With that said, it is hard to fully consider stripping empowering when there is a financial interest as motivation. People regularly do strange things for change. Reality television shows, particularly the ones involving people doing stupid stunts for cash prizes, is the best evidence of this phenomenon. With that said, there is still for many women the very real nuance that stripping is something that they do when they feel they have no other options for gainful employment in more traditional areas.
Human sex trafficking is a real thing. Some places around the globe, most notably Canada, have recognized the link between escort human-trafficking and sexual-exploitation cases and have gone as far as to ban foreign workers in strip clubs. And as Sheila Hageman pointed out, there are women with deeply rooted issues, which they bring into their job as exotic dancers, who find themselves caught up in the seedier side of the business – although Hageman would later reiterate that the possibility of sexploitation alone is not enough reason to assume that all women in the industry are being taken advantage of.
What was also interesting about this discussion is how even in this seedy world, there still exist a need to create and abide by a moral code, which in essence, creates the standard distinction between good girls and bad girls. For instance, during the discussion, Tara Reign, an Adult Video star and occasionally featured exotic dancer at “higher end” strip clubs, took exception to being lumped in with the stereotypical Gentlemen Club scene of pimps and drugs. Said Reign,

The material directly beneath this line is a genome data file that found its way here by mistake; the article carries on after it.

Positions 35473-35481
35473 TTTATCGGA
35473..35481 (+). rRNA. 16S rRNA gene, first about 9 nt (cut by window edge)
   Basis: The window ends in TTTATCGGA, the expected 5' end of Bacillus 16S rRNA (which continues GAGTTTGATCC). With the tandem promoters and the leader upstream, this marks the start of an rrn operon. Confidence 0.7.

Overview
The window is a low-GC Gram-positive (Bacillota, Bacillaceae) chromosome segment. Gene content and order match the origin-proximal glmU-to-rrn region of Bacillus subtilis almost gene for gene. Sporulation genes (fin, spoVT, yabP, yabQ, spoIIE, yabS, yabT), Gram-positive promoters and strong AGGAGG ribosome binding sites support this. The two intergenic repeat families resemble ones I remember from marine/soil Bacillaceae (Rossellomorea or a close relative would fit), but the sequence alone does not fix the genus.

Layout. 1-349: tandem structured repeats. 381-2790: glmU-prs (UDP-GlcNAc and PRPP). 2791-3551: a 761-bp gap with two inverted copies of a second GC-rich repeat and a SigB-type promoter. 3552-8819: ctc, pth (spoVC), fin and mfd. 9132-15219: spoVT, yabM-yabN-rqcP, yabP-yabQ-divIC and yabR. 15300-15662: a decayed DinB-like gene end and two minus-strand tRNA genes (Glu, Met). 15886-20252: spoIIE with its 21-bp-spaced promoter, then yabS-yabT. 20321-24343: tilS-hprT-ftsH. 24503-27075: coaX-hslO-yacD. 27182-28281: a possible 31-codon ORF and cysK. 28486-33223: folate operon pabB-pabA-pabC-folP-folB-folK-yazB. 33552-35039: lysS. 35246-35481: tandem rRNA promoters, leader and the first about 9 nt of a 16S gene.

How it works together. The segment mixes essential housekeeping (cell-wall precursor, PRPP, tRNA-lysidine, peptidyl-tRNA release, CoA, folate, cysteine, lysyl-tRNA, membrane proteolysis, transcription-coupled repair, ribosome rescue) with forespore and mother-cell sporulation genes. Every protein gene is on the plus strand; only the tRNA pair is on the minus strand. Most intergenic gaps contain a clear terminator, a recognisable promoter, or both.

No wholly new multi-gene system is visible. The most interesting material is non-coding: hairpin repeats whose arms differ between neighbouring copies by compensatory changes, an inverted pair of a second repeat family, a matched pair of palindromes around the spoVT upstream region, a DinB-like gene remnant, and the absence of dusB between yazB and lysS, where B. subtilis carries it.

“I’ve never been in a situation of any kind where I’ve been surrounded by…I think you used the word “pimps and drugs… All of my girlfriends are either Adult Video stars or strippers and I don’t feel like any of them have that particular experience. I’m not saying that it is not valid or not true I just thinking that sociology, I feel like you need to look at more of a generalization. And I don’t think that is the whole or the general, I think that is very specific to your environment, maybe to your particular strip club but more so to your lifestyle.”
At first I thought she said this because she was a white girl being lumped in with Colbert (aka Ms. Dimples), who is an African American dancer. However, even Colbert routinely during the discussion would reference her children and husband. In one part of the program, Colbert reminds us that while the adage, “can’t turn a hoe into a housewife” makes it hard for some women in the sex industry to have long-term relationships, we shouldn’t think that everybody is a h*e. It just goes to show you that even in an environment where it appears that women are the most uninhibited, there still is this need to protect one’s virtue by traditional standards of womanhood as set by society.